Sources of labor productivity growth shift
March 04, 1999
Labor productivity growth for the private business sector has averaged about 1.3 percent per year since 1973: 1.3 percent from 1973 to 1979, 1.2 percent from 1979 to 1990, and 1.3 percent again from 1990 to 1997. Although the average annual rates of growth in output per hour of labor input were about the same during these periods, the reasons for that growth have differed.
During the period 1973 to 1979, multifactor productivity growth—output per hour of combined labor and capital inputs—and increased capital intensity accounted for virtually all increase in output per hour. Shifts in labor composition—the educational attainment and work experience of the labor force—made no contribution.
From 1979 to 1990, multifactor productivity growth slowed, but the contribution of labor composition by education and experience increased enough to essentially offset this decline. The contribution of capital intensity was not much changed.
The sources of labor productivity shifted again after 1990. The contribution of capital intensity slowed, while multifactor productivity growth edged back up. The contribution of labor composition accelerated as the baby boom generation completed its entrance into prime working age.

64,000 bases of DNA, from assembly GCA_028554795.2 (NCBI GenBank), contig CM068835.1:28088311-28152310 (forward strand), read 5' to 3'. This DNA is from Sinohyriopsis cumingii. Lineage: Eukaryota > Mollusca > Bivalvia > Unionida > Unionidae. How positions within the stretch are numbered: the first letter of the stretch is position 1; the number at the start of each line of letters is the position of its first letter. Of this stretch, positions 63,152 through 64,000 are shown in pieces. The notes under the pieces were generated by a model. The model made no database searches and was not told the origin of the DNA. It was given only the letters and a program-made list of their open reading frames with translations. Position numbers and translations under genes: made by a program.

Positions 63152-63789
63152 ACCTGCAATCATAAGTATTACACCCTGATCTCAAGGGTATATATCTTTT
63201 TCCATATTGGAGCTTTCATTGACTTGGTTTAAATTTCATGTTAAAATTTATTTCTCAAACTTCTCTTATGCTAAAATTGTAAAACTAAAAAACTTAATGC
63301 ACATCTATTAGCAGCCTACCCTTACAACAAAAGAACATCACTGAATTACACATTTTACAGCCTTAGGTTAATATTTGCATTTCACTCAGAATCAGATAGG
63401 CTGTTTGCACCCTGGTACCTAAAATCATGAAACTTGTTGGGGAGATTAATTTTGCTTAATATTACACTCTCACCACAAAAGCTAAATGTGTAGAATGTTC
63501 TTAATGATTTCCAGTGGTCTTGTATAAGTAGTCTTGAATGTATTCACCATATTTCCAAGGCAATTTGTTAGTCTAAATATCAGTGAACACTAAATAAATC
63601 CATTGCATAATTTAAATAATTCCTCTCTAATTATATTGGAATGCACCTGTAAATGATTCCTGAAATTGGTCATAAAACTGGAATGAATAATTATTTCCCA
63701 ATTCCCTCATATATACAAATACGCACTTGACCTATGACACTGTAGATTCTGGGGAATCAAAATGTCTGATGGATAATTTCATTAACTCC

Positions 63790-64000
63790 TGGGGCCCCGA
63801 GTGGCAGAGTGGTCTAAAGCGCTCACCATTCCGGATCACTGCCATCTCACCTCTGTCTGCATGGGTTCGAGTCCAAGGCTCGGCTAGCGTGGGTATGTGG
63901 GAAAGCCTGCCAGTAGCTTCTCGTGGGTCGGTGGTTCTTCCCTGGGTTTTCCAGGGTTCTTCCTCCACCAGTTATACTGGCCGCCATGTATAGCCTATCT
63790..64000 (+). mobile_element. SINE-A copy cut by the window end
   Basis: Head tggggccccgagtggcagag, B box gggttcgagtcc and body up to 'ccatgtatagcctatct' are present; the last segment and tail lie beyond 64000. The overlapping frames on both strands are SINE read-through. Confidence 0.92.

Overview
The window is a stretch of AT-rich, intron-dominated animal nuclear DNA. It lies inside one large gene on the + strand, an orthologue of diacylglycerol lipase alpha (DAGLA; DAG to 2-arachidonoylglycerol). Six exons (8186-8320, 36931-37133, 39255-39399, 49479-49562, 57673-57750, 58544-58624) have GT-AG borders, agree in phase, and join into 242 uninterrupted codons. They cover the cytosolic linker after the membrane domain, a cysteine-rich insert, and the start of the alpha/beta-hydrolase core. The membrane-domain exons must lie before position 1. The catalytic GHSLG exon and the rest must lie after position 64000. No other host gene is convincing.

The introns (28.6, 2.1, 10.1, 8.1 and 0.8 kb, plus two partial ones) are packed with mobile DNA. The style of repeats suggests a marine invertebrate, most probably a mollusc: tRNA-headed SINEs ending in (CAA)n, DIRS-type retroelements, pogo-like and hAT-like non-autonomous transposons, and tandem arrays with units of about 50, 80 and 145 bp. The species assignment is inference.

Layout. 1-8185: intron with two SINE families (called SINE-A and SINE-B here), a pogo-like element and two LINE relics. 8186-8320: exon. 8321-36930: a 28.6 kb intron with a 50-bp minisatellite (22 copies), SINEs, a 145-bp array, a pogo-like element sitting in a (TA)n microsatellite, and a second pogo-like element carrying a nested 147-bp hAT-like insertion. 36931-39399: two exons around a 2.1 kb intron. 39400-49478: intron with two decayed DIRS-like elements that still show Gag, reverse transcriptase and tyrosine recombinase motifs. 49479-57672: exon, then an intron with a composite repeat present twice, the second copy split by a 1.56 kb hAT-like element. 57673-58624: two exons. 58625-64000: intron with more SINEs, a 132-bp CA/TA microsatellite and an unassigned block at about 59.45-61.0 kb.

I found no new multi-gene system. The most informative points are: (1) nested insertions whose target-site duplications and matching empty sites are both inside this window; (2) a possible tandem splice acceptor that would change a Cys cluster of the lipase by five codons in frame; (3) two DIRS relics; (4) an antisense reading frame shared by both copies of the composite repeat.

These data are a product of the Multifactor Productivity program. Additional information is available from news release USDL 99-36, "Multifactor Productivity Trends, 1997." Note that the sum of the contributions of multifactor productivity, capital intensity, and labor composition may not equal total labor productivity growth due to independent rounding.
Bureau of Labor Statistics, U.S. Department of Labor, The Economics Daily, Sources of labor productivity growth shift on the Internet at https://www.bls.gov/opub/ted/1999/mar/wk1/art04.htm (visited February 26, 2017).
Recent editions of Spotlight on Statistics
STEM occupations: past, present, and future
A look at employment and wages in science, technology, engineering, and mathematics occupations.
Workplace injuries and illnesses and employer costs for workers’ compensation
Workplace injury and illness data and the costs to employers for workers’ compensation in natural resources, construction, and maintenance occupations.
A look at the future of the U.S. labor force to 2060
Projected long-term trends in the growth, size, and composition of the labor force.
Union membership in the United States
Historical trends in union membership among employed wage and salary workers; union membership by a variety of demographic characteristics.